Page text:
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Variety,  Jan 5, 2009

Huge theater complex set for Beijing
32 theaters hope to tempt audiences, musicals

Move over Broadway -- China is looking to become the global destination of choice for musicals.

Theatergoers in the Chinese capital are hoping a giant entertainment project that will contain 32 theaters when construction is complete will rival the West End and Broadway, with some of the world's top musicals such as "Fame" and "The Lion King" running year-round.

Backers are spending $686 million on the project, and the main theater will seat 2,000 people, with the others accommodating auds of between 300 and 500.

Creative Beijing will be home to a complex of theaters for musicals in the Haidian district in the capital's northwestern suburbs. Local media have already dubbed it "China's Broadway," and it will be Asia's biggest base for the production of musicals.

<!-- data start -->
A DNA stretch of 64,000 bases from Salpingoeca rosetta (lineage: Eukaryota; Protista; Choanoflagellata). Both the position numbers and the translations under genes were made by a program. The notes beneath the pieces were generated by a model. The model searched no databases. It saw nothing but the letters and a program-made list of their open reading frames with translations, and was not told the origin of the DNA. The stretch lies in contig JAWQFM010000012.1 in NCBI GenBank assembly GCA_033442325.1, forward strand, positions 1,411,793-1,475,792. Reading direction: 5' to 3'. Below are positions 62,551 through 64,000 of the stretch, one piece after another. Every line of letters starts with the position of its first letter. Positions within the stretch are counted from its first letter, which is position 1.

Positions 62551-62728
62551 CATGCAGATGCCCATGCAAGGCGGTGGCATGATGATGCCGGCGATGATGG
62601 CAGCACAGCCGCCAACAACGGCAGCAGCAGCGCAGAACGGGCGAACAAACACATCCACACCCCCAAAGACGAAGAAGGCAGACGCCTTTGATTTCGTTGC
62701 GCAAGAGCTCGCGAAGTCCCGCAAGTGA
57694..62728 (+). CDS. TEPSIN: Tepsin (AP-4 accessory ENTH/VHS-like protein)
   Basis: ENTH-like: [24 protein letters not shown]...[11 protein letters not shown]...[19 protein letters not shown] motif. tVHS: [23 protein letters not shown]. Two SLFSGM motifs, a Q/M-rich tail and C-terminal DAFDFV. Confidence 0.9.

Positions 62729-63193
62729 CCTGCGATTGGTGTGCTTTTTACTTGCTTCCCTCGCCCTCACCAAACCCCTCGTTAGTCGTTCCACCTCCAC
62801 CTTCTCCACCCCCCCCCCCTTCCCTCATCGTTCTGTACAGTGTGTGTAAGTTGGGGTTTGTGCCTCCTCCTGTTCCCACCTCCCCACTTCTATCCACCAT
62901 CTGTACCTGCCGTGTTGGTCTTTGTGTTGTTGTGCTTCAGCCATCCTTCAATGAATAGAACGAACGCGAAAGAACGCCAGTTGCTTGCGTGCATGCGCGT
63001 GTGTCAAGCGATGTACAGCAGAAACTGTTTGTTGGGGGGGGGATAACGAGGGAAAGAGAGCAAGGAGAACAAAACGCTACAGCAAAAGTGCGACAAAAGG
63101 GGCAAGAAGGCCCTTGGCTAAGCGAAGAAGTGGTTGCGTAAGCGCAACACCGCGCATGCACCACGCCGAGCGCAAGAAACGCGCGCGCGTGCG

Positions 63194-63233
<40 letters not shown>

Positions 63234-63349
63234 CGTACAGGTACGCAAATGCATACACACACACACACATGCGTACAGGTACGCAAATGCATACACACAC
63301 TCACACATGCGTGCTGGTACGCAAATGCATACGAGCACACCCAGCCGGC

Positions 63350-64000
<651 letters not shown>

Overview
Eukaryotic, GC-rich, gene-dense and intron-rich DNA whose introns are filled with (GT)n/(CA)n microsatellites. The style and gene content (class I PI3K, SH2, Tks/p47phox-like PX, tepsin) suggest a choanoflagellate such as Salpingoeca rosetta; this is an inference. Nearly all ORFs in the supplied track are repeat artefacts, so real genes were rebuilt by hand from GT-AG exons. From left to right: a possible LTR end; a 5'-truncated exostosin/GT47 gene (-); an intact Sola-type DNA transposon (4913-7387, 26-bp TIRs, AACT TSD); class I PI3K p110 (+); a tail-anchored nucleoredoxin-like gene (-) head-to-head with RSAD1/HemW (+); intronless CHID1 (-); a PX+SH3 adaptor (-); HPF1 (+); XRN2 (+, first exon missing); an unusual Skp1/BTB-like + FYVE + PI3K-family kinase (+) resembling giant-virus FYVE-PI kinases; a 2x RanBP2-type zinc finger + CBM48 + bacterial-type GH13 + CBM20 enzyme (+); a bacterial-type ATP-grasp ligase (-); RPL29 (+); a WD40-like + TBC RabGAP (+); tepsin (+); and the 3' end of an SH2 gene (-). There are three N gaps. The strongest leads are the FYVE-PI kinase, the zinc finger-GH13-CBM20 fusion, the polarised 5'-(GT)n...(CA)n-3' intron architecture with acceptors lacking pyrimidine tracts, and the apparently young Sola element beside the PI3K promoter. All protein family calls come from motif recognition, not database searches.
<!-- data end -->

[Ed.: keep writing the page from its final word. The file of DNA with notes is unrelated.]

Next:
"The capital is a traditional cultural center, with the biggest audiences and the best performing talents," Xu Feng, spokesman for developer Beijing Nederlander New Century Intl. Theater Management, told the China Daily.

Chinese auds have really taken to Western-style musicals such as "Hairspray," "Mamma Mia!" and "The Lion King," even though tickets can be expensive. Many musicals are being customized for local auds to run in the Mandarin language, often with big impresarios such as the Broadway's Nederlanders or Cameron Mackintosh involved.

Foreign producers are keen to make an impact in China to offset flagging fortunes in home markets that are feeling the pinch of the economic crisis.

Nederlander recently produced a Chinese version of "Fame" at the Central Academy of Drama, having brought "42nd Street" to China last year. Beijing Shibo Real Estate is putting up the coin, and marketing director Li Yanping expects the theaters to stage more than 100 musicals a year.

In 2007 British producer Mackintosh announced plans to stage shows such as "Les Miserables," "Phantom of the Opera" and "Miss Saigon" in China.

The organizers hope the new cluster of theaters will rival Beijing's National Center for the Performing Arts in terms of ticket sales but also generates profits through the marketing of musical-related products and souvenirs and the operation of talent agencies.

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